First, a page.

The early winter in the Arctic is thought to be the ideal denning season for polar bears. Pregnant females excavate dens in order to raise their cubs and emerge only when cubs attain 3 months of age. Polar bear dens are likely to reflect on the polar bear population in a specified location. The greater is the density of dens the larger is the bear’s population.
Dens occur widely in Svalbard Archipelago, Novaya Zemlya, Franz Joseph Land, and Wrangel Island in Russia. In Russia dens are also found in the rugged mountains as well as in fjordlands. In Alaska however researchers did not seem to find any significant denning sites. The probable reason is that Alaska gets only little snow.
Polar Bear Den Facts
The denning site must be abundant in snow and the thickness of the ice should be enough to cover snow caves or tunnels. Furthermore, dens also depend on the weather and topographic conditions.
Description of a Polar Bear Maternity Den
Polar bear females make dens in the steep slope or snow. The pregnant females make dens that measure 1 – 3 meters in depth. Polar bear den is not so simple. It has one narrow entrance which is followed by a long tunnel. The tunnel may run several meters.
The average length of the den is about 15 feet (5 meters) with a chamber measuring up to 20 square feet.
The width measures around 1.38 meters whereas the height is about 0.8 meter.
The average size of the den is about 0.5 by 3.0 by 1.5 m (8 x 10 x 5 feet) lacking ventilation hole.
The bear’s den consists of oval chambers with three cubic meters in volume. Just to be on the safer side females build dens 5 – 8 kilometers off the coast. However in the Hudson Bay dens may be found as far ashore as 29 – 118 km inland.
The maternity dens are built on the slanting surface measuring 20 – 40 degrees. The density of snow is around 1 – 3 meters.
Read More: Do Polar Bears Hibernate?
Condition of the Polar Bear Den
In the James Bay or Hudson Bay females often dig dens in earth. It happens mostly in summer because the bear must cool herself. In the East Greenland or Beaufort Sea polar bears make dens within the thick ice sheet consisting of multiple layers. The overall protection of snow is there even when they make dens in earth.
While the outside temperature drops to -50 °C (-58 °F) the temperature inside the den remains at 0 °C (32 °F). This shows the real skill of a female polar bear. The cubs remain not only safe from predators but also become weather protected.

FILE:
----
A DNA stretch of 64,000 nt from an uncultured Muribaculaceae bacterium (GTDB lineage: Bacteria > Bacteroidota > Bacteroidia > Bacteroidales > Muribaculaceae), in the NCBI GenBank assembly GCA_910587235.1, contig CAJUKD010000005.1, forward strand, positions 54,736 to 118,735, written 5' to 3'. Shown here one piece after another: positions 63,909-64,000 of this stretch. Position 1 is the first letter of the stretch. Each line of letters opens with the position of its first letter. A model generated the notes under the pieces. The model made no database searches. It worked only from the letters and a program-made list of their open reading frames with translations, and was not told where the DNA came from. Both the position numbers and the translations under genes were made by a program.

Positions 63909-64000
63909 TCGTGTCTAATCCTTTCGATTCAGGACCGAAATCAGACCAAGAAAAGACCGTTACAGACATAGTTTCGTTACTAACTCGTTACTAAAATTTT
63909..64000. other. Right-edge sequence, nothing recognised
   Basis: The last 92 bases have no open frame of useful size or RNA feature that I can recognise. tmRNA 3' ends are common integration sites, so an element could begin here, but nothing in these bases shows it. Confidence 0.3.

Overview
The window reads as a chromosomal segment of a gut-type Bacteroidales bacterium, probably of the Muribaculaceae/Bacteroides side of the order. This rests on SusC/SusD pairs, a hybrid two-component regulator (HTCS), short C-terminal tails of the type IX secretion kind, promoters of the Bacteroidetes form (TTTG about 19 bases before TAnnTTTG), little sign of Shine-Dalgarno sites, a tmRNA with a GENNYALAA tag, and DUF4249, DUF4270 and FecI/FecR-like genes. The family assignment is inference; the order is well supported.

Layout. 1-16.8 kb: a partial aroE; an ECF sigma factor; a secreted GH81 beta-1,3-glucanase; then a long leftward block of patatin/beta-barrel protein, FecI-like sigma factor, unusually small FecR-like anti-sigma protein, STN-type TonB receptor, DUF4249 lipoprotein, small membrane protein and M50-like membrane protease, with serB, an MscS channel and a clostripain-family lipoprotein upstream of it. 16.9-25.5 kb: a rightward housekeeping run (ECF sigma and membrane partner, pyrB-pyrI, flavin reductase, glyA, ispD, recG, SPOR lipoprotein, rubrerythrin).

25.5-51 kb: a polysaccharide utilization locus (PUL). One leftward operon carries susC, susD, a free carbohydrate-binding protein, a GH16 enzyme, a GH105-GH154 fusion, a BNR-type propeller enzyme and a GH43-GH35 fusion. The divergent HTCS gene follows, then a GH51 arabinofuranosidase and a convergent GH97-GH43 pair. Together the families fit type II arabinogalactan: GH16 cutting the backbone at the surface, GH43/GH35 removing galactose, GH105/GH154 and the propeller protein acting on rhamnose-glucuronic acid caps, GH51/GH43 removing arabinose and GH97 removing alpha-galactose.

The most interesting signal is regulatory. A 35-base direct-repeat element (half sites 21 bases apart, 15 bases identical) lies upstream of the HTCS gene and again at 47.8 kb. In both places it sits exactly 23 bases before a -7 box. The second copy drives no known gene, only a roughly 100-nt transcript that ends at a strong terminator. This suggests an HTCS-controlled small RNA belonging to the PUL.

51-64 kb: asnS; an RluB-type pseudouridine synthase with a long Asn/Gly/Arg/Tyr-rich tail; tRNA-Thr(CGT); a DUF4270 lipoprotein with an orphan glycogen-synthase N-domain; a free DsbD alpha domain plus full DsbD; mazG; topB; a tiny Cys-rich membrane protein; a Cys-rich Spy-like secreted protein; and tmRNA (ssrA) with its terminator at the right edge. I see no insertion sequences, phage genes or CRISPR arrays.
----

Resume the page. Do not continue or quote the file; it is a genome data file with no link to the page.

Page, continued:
Read More: Polar Bear Cubs
The Ontario bears usually make dens where there is greatest density of snow. In Manitoba polar bears build dens along the streams the den is hid in the trees. In the Canadian High Arctic bears make slanted dens that face towards south because the northward winds should slip over it without entering inside.
Polar bears inhabiting the Wrangel Island are not so lucky to have snow all year-round; they should wait for the months when the snow accumulation is the greatest. As a result the females do not dig dens on varied locations
Dens are not always made with multiple chambers. They also make single-chamber den with simple construction. Similarly the tunnel might sometimes run for few centimeters instead of meters. The Ontario bears are known to make dens such as this.
Location of the Polar Bear Den
Polar bears may or may not use the same denning site. The same bear rarely builds den on the older site. They will keep 30 – 40 meters distance between the older site and newer site. Polar bears may either scatter their dens (larger denning site) or simply accumulate them in a small area.
In the Wrangel Island and Svalbard Island dens are concentrated at a particular place distancing only 30 meters apart. But in Ontario the dens are quite scattered and are also 74 miles off the coast.
In northern Alaska polar bears are thought to make dens on river banks, lake shore and coastal banks. Some dens are complex whereas others are fairly simple. The thickness of the snow that lies above the den is one meter. According to research about 80% of the Alaskan dens occur only 10 kilometers off the coast.
Read More: When Do Polar Bears Leave their Mother?
Purpose of Maternity Dens
The primary purpose of maternity den is to raise cubs while protecting them from potential land-based predators.
Apart from nurturing, females also conserve energy by relaxing during the ice-free months.
As the winter approaches the pregnant female begins excavating snow dens. She will stay inside the den for approximately 3 months—to give birth in midwinter. Dens on the pack ice are relatively safer. The mother rarely leaves the cubs alone inside the den. That is why when cubs are able to walk she leaves (the den) along with them.
Polar Bear Dens on the Sea Ice
Researchers found 53% of the polar bear dens on the drifting ice. The rapid climate change forces the ice to move faster than before—rendering dens to be redundant. Nonetheless, the overall success rate is the same as compared to those constructed on land.
When the ice pack breaks to refreeze again the female carries her newborn cubs in a desperate attempt to transfer them to a new den.
Polar bears need to stay inside the den in the initial to 5 months so that the cubs’ production remains successful. In summer however they can afford to build dens on land.